We’ve been hearing this crap for far too long. American education is going to the dogs. Test scores are down across the board, in Reading and Writing and Rithmatic. On a list of Average National Test Scores the US is stuck somewhere between Liberia and Lesotho.
As an educator, parent and keen observer of youth culture, the Dowbrigade can testify to the ridiculous inaccuracy of these dire pronouncements. Kids today are beau coup smart.
It’s just that the standardized tests they’re using aren’t catching the overt manifestations of the skills and smarts that our kids are developing.
American adolescents today have mad skills, and are able to do tons of things the authors of the disparaging articles and the tests themselves couldn’t dream of, or perhaps even understand. They have mastered text-messaging, instant messaging, multimedia messaging, and are working on telepathy. They can not only program VCR’s, but also TiVos, microwave ovens, remote controls and telephones so complicated that they leave adults with multiple advanced degrees in tears. They can whip an alien starcraft around a wormhole, and switch between a plasma rifle and a rocket launcher in the blink of an eye.
Today’s educational system does not teach them any of these skills, and the standardized tests do not measure them. Now, we are not advocating that high schools start teaching video game skills. But the fact is that our entire educational system was designed in the 1960’s to focus on and evaluate what in 1960 was the operant definition of literacy – Reading and Math.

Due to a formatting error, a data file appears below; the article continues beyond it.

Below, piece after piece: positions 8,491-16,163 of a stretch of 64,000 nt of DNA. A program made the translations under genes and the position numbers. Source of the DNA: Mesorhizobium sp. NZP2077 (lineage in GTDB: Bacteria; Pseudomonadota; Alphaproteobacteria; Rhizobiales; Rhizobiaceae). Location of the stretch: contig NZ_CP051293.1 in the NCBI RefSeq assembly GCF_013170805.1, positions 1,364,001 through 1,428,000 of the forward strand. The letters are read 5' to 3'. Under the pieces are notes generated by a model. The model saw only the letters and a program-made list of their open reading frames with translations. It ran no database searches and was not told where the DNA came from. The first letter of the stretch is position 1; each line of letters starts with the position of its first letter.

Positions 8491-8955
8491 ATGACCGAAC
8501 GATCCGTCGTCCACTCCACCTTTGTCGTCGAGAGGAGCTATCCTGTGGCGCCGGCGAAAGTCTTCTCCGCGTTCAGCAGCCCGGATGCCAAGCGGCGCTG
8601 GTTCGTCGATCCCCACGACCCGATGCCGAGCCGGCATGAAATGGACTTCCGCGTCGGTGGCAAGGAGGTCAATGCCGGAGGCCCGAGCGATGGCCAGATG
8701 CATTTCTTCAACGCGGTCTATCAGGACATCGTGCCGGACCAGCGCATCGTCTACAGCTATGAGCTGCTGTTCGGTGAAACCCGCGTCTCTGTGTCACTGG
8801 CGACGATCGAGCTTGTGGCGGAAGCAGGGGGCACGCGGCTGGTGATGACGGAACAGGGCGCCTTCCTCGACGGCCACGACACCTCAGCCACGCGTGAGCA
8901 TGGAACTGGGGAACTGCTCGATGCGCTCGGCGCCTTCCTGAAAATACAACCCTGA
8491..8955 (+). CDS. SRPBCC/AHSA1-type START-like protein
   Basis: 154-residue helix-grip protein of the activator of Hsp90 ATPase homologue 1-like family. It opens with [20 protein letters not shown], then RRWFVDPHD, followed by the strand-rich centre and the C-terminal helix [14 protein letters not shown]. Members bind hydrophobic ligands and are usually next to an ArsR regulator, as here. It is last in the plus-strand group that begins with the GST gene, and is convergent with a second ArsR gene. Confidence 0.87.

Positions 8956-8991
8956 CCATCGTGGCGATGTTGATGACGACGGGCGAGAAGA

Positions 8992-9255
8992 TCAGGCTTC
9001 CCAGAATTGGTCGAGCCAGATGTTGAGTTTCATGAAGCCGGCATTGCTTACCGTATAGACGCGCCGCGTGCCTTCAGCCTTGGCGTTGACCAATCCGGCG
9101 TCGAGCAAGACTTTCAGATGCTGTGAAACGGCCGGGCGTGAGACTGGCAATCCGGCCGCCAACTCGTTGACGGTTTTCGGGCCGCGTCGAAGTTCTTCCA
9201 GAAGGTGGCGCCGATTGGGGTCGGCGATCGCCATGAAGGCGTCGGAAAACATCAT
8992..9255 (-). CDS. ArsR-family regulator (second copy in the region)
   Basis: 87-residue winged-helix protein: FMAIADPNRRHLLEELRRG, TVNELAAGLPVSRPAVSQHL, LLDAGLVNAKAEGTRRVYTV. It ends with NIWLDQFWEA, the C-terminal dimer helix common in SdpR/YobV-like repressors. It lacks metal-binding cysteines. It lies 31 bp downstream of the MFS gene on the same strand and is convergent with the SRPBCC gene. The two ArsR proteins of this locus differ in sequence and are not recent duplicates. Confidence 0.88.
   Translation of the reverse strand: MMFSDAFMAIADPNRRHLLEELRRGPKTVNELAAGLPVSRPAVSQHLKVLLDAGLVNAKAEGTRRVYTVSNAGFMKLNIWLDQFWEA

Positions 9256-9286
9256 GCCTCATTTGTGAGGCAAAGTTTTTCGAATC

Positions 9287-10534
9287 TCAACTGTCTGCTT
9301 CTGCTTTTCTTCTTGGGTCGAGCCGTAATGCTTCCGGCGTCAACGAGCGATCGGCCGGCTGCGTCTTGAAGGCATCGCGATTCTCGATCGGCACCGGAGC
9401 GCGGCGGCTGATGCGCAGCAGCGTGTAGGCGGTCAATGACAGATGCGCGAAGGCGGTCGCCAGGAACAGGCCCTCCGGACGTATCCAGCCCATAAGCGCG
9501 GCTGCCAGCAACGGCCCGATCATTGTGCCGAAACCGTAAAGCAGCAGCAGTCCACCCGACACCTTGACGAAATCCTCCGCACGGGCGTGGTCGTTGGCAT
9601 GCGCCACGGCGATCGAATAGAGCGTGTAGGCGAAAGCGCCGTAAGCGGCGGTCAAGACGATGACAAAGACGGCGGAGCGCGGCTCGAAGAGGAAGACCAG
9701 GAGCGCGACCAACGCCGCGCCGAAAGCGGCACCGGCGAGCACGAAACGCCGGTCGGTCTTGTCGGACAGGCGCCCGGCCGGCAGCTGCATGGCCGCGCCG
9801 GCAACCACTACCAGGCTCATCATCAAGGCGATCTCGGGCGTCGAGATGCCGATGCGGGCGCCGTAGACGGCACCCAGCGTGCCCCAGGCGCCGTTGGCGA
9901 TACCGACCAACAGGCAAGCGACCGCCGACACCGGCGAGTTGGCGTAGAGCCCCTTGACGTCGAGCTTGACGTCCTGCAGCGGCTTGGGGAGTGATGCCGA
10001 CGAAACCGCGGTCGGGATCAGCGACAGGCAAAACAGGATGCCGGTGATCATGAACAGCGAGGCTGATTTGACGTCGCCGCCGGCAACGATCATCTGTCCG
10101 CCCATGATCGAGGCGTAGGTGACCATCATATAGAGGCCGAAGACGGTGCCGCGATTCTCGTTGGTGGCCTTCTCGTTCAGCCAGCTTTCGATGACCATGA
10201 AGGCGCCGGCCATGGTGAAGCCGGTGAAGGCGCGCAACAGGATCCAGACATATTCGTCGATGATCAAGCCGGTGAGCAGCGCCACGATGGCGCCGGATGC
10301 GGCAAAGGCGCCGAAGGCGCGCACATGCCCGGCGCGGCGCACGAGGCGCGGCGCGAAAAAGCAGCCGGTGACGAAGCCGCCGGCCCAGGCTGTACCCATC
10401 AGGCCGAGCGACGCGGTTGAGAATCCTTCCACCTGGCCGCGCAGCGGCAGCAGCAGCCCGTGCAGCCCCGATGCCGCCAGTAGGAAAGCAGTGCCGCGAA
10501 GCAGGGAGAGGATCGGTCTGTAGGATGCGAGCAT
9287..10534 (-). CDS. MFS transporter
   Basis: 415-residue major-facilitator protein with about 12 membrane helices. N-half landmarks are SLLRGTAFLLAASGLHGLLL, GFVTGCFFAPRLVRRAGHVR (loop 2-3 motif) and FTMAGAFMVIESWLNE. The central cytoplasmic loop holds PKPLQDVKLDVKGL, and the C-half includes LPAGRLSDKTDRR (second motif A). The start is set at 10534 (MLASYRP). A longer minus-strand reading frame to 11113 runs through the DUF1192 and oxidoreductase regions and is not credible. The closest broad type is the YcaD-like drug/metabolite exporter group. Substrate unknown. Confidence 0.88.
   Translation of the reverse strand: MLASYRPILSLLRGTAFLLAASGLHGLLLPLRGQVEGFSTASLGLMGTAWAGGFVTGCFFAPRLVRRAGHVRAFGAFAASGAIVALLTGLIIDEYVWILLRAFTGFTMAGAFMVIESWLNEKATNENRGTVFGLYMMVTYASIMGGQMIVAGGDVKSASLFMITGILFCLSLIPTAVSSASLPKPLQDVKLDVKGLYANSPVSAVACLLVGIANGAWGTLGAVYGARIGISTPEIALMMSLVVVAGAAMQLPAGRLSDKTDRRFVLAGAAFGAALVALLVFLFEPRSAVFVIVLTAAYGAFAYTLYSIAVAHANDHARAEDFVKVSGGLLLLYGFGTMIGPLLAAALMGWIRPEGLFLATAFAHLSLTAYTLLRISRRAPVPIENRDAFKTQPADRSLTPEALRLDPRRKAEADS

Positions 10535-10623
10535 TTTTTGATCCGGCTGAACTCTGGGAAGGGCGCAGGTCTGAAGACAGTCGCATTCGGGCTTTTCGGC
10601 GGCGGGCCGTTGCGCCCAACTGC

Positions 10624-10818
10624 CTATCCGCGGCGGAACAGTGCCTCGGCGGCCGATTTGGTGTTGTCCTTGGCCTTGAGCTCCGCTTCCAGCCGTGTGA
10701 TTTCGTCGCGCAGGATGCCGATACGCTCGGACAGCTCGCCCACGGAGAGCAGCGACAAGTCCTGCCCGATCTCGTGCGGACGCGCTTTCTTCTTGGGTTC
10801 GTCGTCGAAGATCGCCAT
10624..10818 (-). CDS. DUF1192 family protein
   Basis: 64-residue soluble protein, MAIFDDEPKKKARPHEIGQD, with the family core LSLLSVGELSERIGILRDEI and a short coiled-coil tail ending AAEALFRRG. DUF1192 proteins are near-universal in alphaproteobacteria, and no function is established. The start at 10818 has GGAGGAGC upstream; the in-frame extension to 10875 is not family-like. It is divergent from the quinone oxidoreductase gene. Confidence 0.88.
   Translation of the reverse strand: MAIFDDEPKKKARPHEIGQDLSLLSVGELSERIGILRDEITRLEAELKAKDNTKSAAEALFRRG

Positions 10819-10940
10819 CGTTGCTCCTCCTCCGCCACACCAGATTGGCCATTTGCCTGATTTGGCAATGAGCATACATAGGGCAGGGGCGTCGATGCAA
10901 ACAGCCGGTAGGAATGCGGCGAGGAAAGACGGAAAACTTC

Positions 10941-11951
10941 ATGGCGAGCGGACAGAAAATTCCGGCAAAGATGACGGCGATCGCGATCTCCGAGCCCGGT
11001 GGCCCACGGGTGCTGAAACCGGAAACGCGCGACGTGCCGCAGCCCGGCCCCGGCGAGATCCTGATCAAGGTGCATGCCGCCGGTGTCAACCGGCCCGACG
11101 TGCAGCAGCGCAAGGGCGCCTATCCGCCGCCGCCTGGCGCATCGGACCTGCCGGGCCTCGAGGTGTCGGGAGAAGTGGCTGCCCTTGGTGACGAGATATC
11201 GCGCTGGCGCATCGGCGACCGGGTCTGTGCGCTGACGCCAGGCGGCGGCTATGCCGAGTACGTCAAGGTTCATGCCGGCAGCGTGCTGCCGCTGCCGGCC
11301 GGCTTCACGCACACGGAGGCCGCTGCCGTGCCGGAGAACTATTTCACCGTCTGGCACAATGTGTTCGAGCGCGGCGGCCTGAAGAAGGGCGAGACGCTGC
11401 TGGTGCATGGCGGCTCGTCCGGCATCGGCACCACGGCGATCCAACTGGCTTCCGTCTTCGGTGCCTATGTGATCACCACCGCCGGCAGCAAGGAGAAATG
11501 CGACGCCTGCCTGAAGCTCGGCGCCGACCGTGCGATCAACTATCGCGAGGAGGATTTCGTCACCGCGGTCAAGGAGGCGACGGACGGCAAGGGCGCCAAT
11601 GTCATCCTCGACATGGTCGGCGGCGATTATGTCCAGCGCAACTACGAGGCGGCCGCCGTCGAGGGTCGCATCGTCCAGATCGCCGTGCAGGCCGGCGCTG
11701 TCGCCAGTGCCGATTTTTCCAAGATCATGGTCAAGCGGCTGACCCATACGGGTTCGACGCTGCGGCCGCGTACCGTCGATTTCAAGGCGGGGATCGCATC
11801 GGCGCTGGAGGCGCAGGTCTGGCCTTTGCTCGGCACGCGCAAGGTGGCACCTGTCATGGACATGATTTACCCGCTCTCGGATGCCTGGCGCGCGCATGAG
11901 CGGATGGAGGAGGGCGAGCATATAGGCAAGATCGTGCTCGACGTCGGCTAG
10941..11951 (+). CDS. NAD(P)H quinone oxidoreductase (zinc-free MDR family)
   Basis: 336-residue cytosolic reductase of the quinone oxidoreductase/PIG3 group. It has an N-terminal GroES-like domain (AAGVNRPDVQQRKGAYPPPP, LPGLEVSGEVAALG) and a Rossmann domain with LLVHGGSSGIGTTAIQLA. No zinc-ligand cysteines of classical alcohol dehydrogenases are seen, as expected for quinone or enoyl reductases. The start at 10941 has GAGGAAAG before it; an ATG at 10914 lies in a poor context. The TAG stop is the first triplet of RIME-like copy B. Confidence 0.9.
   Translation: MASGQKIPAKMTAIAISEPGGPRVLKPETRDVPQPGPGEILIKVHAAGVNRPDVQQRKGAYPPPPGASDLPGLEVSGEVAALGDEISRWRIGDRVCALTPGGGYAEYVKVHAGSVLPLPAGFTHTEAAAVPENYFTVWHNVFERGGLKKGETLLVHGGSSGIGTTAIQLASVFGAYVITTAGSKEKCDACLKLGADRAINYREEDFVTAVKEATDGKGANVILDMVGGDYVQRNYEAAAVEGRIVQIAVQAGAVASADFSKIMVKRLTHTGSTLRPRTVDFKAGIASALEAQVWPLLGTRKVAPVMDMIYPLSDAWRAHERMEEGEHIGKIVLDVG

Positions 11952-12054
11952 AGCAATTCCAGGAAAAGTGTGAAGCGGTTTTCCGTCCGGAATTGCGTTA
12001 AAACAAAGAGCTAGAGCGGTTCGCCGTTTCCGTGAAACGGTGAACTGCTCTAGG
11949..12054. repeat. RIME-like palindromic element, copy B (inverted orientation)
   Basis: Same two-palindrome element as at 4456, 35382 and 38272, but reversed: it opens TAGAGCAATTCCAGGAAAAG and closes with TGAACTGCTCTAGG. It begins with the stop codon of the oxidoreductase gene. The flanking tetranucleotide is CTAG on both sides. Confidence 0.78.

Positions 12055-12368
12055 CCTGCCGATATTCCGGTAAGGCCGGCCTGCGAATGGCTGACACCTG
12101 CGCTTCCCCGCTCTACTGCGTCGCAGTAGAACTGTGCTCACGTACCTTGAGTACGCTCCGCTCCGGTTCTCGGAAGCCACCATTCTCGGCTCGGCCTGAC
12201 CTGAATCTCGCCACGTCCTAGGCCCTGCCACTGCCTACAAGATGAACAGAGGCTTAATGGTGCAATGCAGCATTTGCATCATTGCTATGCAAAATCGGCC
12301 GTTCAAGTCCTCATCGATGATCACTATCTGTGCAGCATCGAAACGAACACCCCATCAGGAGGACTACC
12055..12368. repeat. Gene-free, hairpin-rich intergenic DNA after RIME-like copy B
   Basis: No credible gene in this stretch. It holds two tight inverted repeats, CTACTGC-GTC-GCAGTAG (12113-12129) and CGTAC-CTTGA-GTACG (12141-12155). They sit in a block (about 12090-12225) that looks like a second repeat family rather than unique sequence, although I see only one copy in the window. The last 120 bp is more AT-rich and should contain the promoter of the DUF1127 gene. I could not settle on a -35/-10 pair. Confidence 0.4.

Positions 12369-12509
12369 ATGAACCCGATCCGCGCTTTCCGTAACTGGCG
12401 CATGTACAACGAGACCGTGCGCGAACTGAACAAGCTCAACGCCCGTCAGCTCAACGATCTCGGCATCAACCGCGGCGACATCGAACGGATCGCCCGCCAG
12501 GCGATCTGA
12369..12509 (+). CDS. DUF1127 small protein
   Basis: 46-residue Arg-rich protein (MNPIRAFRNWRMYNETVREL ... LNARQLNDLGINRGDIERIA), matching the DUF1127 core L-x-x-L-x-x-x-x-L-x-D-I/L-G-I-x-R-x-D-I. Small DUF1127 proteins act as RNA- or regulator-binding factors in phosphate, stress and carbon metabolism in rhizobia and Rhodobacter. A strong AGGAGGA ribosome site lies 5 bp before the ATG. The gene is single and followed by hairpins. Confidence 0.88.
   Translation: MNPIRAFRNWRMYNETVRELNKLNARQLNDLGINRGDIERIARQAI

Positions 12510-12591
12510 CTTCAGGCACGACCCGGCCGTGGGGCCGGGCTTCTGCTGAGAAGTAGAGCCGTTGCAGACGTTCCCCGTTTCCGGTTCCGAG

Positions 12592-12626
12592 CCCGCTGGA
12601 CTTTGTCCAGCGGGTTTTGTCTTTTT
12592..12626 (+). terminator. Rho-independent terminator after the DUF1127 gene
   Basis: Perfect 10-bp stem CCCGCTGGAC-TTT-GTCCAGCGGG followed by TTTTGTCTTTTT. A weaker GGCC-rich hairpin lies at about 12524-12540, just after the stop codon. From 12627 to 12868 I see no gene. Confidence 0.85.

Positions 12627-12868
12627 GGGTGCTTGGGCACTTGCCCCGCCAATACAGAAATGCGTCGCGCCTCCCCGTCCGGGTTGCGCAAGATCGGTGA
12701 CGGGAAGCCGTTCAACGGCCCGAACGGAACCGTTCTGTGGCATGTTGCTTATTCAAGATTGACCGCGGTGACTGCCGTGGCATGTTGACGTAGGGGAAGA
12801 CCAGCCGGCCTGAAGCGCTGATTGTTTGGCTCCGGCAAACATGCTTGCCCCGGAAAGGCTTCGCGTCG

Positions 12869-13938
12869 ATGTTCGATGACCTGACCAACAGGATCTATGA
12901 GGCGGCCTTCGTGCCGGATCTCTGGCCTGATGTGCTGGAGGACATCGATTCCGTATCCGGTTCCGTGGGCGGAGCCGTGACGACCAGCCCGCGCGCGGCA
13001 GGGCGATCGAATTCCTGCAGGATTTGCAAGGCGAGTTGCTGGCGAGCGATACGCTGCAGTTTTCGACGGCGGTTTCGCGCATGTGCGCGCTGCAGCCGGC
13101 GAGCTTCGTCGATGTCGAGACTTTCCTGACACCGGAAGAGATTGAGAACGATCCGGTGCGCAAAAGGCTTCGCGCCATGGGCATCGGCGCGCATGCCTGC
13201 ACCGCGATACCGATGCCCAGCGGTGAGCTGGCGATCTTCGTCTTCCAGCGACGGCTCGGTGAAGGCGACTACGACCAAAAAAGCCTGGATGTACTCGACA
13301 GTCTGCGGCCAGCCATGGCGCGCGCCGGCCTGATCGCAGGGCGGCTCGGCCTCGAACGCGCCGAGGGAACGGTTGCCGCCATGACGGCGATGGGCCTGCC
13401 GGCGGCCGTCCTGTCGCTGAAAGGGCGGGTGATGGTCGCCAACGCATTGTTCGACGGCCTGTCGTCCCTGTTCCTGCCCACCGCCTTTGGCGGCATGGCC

Today, in 2007, being a literate, participatory member of what our society and culture have become requires considerably more than that.
Despite numerous well-intentioned renovations, curriculum updates and government initiatives, the basics of primary and secondary education have remained unchanged for 40 years. What is needed is a complete overhaul, starting with a reconsideration of what is important for every citizen and resident to know, and what skills are needed to survive and thrive in the 21st century.
Like most teachers and parents, we have noted with alarm a marked decline in reading skills, reading speed and comprehension, familiarity with the classics of literature and simple reading for pleasure. At the same time, the reasons for this are abundantly clear; the intense media competition for available brain cycles.
When the Dowbrigade was a kid, there were a total of three channels on television, almost all of the programs sucked, and the stations closed up shop at 11 pm (with the Star Spangled Banner). The closest thing to video games we had were an Etch-a-Sketch and Magic Rocks. If you think today’s tubers are mindless zombies, you should have seen us watching Magic Rocks grow multicolored moss. It took days.
Quite simply, we became an inveterate reader because most of the rest of our life in a bland, white middle-class suburb in Upstate New York was insufferably dull. We burrowed under our covers after bedtime with a flashlight and a book because we were starved for entertainment and intellectual stimulation which only Isaac Asimov or Ian Fleming could provide.
We are absolutely certain that if we were that age now, we would be consuming alternative media at an astounding pace and reading little if anything,
Which is not to say that having strong reading skills is not still a desirable condition, or that familiarity with the classics is not a sign of culture and education. But having worked one’s way through A Farewell to Arms or A Tale of Two Cities is no longer a prerequisite to understanding our world in 2007. Rather, it is more a sign of sophistication, like knowing how to play croquet or cook a souffle